I want to add that in the South Asian community, people don't know what Parkinson's really is. My family and community friends didn't know. They had never heard of it, or thought it's like fibromyalgia. It's like they don't see it as being anything that is serious — "just take your vitamins and eat healthy, and nothing will happen to you. Don't even think about it much, and try and forget what the neurologist said. You'll see, God will take it away. You look great, Farooque." This is what I hear, so there is obviously a need for some education and awareness.

For anyone reading this, if you are newly diagnosed or know someone who is, I would like to say it's heavy duty news to find out you have Parkinson's, but don't let it consume your thoughts and mind. Take a breath and talk to friends and family, because you will need to.

The good news is, it's slow, and there are sure-fire ways to slow the progression down, like a slug swimming in molasses. One word…exercise. My neurologist told me the science community doesn't know exactly why, but they do know that moving and exercise will slow Parkinson's progression.

My brain is thinking that exercising and moving every day is like a cop pulling over a guy speeding in a school zone, so walk, bike, do tai chi or yoga, but please try and move somehow every day. (Don't worry, my jokes aren't a result of Parkinson's. That is all natural and just me, so don't be thinking if you are newly diagnosed, you’ll become super funny like me. Sorry, that's not going to happen.)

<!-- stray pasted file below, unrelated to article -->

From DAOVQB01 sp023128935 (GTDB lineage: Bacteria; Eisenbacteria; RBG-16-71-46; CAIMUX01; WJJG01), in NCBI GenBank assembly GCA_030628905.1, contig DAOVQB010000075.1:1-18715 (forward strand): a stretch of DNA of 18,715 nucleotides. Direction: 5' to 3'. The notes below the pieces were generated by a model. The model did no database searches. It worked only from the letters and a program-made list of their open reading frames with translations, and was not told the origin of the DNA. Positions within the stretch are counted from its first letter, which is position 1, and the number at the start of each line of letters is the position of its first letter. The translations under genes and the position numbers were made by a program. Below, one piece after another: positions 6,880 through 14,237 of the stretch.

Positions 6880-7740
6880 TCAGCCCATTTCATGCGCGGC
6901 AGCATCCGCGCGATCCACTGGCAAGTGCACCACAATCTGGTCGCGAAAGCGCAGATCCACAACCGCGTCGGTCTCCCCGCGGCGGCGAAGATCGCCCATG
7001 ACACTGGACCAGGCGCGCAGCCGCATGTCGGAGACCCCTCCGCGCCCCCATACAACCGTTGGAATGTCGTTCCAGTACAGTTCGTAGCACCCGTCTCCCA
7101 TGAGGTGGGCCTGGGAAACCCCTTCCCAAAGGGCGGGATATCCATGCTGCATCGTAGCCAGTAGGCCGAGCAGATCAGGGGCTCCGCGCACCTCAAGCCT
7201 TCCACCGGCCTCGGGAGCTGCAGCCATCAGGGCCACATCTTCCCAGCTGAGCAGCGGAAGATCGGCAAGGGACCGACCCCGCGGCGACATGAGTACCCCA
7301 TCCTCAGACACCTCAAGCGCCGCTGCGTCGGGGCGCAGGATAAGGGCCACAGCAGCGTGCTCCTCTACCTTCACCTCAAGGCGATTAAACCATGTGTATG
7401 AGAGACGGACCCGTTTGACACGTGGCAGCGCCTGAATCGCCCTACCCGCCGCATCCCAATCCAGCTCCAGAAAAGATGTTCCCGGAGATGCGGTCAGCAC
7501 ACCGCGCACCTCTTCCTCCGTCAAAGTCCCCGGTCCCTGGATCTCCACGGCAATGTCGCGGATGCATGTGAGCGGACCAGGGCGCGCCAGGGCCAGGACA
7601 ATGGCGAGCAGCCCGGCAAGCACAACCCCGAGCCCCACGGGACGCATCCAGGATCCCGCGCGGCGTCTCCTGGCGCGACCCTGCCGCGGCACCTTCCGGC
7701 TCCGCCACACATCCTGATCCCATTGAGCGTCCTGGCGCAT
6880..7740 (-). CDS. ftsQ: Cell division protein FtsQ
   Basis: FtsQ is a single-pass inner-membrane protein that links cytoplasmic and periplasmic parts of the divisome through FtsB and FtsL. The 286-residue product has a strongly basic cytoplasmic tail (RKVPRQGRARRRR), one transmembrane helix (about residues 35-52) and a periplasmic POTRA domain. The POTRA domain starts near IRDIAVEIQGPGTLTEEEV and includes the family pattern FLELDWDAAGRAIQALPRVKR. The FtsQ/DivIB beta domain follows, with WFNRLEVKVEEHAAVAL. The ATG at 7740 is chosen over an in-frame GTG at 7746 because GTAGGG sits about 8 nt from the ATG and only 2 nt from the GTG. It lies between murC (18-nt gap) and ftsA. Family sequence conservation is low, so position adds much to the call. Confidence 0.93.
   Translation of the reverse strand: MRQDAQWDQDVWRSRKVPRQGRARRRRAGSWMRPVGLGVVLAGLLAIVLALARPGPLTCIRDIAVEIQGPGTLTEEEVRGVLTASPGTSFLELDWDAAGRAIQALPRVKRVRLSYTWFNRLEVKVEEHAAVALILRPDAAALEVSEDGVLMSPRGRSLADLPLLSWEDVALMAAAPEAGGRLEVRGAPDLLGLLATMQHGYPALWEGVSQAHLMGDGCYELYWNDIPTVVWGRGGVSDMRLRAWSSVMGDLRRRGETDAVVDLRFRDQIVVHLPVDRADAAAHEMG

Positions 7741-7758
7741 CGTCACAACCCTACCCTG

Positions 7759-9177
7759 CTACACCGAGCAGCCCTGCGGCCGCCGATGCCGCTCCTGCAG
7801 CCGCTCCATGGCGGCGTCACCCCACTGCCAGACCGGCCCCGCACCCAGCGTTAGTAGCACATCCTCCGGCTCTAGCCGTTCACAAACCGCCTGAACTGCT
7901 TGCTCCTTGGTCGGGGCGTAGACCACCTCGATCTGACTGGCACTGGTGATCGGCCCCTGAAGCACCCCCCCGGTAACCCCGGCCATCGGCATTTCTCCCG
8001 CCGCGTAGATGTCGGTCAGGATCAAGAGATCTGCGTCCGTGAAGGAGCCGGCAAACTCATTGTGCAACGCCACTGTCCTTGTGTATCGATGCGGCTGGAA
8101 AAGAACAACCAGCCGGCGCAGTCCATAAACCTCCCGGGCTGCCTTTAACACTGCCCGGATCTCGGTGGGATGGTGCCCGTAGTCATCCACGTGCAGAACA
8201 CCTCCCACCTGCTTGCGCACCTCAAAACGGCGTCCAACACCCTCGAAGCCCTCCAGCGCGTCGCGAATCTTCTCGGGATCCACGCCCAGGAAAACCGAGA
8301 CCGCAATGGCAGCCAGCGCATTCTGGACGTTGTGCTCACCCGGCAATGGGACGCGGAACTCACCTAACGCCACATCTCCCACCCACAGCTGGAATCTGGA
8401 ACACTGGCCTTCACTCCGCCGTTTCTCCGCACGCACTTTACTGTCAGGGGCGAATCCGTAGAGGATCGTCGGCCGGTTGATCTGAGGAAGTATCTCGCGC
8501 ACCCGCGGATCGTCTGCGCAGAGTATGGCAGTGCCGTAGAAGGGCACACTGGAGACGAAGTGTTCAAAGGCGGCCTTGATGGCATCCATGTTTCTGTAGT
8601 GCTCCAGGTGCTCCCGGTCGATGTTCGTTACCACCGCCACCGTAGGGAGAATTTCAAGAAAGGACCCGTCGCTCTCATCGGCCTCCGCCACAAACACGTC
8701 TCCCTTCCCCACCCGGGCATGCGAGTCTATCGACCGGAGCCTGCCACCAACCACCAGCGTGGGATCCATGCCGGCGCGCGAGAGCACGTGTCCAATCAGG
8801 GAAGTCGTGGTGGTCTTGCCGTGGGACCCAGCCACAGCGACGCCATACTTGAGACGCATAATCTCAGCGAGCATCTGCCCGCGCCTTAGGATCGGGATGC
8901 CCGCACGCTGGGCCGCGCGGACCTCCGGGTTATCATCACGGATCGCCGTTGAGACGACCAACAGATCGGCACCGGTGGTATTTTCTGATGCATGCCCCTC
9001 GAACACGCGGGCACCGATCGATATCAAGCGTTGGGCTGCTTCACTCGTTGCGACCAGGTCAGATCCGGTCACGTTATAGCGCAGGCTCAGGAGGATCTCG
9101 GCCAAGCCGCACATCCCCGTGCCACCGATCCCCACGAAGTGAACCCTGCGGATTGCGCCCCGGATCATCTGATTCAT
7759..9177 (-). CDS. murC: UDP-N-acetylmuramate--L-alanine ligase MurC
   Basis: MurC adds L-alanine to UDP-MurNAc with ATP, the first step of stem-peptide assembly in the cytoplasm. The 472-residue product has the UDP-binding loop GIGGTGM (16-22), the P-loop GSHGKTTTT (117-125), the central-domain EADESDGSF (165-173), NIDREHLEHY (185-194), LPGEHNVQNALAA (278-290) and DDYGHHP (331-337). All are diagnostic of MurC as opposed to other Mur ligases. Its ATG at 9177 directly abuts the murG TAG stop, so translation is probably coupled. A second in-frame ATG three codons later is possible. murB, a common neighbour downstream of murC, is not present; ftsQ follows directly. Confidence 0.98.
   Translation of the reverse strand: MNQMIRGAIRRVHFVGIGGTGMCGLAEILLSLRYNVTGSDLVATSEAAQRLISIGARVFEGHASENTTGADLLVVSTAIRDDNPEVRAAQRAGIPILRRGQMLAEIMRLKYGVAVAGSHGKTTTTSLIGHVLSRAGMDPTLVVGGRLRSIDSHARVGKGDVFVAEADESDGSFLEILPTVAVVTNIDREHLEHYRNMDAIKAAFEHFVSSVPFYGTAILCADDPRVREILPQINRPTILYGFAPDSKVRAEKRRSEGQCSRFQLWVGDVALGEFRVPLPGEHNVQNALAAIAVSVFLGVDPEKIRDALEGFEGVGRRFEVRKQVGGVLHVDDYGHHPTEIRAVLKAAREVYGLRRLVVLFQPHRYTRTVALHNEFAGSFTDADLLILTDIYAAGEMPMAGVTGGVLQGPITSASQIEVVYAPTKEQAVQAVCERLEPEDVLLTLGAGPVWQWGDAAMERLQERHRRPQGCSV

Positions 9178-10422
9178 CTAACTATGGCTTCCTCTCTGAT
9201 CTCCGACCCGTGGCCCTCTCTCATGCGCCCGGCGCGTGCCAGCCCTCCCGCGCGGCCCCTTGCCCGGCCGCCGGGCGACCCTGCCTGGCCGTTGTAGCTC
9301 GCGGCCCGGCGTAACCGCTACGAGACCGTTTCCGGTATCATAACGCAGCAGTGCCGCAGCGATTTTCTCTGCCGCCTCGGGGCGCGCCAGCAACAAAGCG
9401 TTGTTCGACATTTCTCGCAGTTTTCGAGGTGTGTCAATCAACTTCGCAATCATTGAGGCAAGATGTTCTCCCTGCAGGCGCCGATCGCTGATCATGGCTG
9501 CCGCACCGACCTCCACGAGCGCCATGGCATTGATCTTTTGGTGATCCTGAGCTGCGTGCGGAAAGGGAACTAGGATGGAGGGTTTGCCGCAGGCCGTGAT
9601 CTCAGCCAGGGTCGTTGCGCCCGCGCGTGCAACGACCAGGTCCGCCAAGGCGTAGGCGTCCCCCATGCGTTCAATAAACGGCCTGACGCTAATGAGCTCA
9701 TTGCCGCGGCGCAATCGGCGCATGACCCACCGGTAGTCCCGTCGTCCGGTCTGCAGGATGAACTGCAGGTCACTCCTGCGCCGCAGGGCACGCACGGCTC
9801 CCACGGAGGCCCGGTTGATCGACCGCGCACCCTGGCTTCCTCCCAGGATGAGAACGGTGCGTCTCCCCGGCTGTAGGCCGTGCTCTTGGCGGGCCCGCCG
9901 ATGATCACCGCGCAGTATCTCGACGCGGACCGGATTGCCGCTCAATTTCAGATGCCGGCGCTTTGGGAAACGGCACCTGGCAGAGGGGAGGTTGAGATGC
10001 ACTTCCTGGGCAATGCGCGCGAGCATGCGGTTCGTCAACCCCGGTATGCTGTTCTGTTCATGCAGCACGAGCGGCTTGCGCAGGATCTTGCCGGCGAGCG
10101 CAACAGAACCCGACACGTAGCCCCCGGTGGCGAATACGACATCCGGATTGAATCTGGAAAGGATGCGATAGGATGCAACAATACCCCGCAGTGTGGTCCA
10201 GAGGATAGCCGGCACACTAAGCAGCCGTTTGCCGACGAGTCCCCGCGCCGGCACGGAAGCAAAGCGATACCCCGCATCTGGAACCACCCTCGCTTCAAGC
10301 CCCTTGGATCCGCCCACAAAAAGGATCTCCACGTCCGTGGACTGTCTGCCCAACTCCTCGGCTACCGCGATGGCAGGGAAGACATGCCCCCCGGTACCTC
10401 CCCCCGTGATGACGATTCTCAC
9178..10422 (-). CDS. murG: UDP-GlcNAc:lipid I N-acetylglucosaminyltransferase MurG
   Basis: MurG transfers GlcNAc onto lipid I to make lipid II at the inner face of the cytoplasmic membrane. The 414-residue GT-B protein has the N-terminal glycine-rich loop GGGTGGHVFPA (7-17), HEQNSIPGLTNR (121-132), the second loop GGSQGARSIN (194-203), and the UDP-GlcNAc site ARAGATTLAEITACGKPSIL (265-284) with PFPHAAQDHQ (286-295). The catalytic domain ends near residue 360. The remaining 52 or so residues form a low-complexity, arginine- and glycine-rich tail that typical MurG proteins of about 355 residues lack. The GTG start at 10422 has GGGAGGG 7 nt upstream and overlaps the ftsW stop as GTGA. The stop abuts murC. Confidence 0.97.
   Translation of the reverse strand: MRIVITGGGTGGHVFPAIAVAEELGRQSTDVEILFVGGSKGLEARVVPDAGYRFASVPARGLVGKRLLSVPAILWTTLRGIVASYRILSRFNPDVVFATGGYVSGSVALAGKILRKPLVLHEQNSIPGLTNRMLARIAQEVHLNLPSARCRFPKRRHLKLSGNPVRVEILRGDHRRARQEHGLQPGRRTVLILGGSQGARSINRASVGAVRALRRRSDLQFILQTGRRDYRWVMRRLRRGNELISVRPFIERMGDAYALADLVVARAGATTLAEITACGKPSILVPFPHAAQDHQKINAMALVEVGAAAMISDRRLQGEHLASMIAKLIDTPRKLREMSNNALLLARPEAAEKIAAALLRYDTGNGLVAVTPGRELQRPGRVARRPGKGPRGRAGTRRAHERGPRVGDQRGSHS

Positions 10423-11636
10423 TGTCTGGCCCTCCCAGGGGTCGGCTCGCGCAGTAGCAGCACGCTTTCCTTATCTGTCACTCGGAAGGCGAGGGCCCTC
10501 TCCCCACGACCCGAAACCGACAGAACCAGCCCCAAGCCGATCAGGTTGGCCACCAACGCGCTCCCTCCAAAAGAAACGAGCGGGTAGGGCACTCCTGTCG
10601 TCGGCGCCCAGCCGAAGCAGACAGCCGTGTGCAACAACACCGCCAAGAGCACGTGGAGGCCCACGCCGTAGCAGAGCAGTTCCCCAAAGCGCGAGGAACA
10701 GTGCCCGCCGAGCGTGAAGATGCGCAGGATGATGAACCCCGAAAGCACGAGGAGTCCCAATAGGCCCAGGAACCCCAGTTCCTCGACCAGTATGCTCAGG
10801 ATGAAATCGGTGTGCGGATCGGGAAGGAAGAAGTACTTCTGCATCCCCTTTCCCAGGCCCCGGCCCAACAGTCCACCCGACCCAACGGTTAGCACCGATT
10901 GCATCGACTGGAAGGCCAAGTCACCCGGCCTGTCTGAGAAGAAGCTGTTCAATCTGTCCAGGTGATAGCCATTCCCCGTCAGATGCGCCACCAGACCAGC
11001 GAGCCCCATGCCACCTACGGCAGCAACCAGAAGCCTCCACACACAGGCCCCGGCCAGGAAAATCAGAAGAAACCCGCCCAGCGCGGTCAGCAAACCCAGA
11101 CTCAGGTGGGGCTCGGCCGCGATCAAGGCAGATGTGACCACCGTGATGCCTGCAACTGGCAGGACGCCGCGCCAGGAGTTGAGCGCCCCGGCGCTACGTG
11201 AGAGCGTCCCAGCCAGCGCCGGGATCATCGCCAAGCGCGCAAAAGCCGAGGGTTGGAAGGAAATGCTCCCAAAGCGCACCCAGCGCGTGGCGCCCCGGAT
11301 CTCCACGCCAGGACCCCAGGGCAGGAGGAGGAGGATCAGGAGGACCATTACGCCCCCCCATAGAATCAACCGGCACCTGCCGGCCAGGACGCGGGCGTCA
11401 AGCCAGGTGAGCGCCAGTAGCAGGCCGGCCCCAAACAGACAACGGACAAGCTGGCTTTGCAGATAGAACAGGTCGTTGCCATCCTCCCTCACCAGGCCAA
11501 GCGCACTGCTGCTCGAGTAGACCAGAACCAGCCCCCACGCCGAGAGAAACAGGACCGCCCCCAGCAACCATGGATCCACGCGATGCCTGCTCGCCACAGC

I would like to add that if you are feeling down, depressed, or just have the blues, please seek out a good counsellor. Especially if you are South Asian or from a similar community, because sometimes you need to talk and be heard by a professional. Go get massages, and manicures and pedicures – not only if you're female, but male as well. Sometimes, we all need that extra self-care, so please look out for numero uno — and that is you.

I wish you all the best on your journeys, and thank you for taking time to hear about mine.

To learn more about Farooque and his book, please see his website